As with most financial decisions, when it comes to refinancing a mortgage there are near-term costs and benefits and long-term costs and benefits. In Part 1, I reviewed a four-step framework as a starting point to determine if refinancing a mortgage is beneficial. The focus of that framework is to assess first, whether a refinance made sense in light of one’s larger financial objectives, and second, how soon the up-front costs of the refinance are paid for by mortgage-payment savings that come with a reduced interest rate. However, I acknowledged that the 4-step framework is just a starting place because it doesn’t fully account for long-term costs and benefits that are all-too-often overlooked or overstated. In this post, let’s look at those three factors and how to assess their impact on the decision to refinance:
1. The total interest paid on your loan over time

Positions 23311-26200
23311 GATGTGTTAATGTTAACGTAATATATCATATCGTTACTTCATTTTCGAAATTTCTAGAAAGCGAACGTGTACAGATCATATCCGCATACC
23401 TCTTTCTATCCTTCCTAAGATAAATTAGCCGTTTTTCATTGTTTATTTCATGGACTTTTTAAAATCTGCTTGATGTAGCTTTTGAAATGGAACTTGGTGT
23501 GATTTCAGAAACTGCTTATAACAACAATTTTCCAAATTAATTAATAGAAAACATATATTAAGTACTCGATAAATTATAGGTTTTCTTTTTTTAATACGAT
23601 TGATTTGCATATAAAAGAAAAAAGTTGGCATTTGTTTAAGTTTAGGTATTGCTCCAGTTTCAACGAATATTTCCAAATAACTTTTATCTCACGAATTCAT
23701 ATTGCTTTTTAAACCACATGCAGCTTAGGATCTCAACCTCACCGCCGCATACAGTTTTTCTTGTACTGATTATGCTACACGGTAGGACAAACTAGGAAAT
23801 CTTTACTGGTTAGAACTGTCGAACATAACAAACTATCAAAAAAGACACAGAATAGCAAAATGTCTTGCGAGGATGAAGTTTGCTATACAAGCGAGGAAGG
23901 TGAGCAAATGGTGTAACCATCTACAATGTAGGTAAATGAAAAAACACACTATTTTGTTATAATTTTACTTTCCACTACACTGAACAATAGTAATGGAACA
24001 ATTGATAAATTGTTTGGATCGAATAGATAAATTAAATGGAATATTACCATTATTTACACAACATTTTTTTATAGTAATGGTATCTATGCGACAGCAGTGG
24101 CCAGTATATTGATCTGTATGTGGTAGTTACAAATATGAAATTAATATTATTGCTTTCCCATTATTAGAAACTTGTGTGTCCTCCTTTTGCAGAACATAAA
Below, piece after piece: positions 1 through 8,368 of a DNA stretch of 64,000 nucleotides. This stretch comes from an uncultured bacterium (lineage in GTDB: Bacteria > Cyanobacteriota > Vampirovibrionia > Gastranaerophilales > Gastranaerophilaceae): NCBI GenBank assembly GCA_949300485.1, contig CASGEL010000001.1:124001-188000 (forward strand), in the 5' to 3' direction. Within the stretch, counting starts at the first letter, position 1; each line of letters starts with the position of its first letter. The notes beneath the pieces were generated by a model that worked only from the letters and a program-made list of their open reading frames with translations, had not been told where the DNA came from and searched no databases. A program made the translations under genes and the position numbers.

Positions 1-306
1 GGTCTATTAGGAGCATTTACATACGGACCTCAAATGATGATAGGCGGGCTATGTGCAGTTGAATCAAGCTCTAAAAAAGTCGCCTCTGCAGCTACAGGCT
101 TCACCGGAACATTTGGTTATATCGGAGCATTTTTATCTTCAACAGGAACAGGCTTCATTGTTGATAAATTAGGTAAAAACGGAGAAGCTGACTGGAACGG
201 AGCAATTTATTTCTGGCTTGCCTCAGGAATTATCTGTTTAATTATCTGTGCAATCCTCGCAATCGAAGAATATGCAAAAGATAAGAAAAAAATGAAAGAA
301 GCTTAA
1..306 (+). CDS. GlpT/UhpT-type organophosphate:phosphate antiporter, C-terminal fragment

Refinancing a mortgage at a lower rate could mean you pay less interest over the entire life of your loans, but it could also mean you pay more. Remember: In the beginning of a mortgage, you owe more interest, because your loan balance is still high so more of your monthly payment goes to paying interest. Later in the life of the loan, more of the payment goes toward principal. The result is that the timing of when you refinance (or when you decide to eventually sell your house) matters as you could end up paying more interest over the life of the loan because of how much interest is paid in the early years.
Paying more interest over the life of your home loan may still be worthwhile given the near-term flexibility monthly payment savings enables, but it’s important to make that decision understanding the details of the tradeoff. Let’s look at two examples to illustrate this: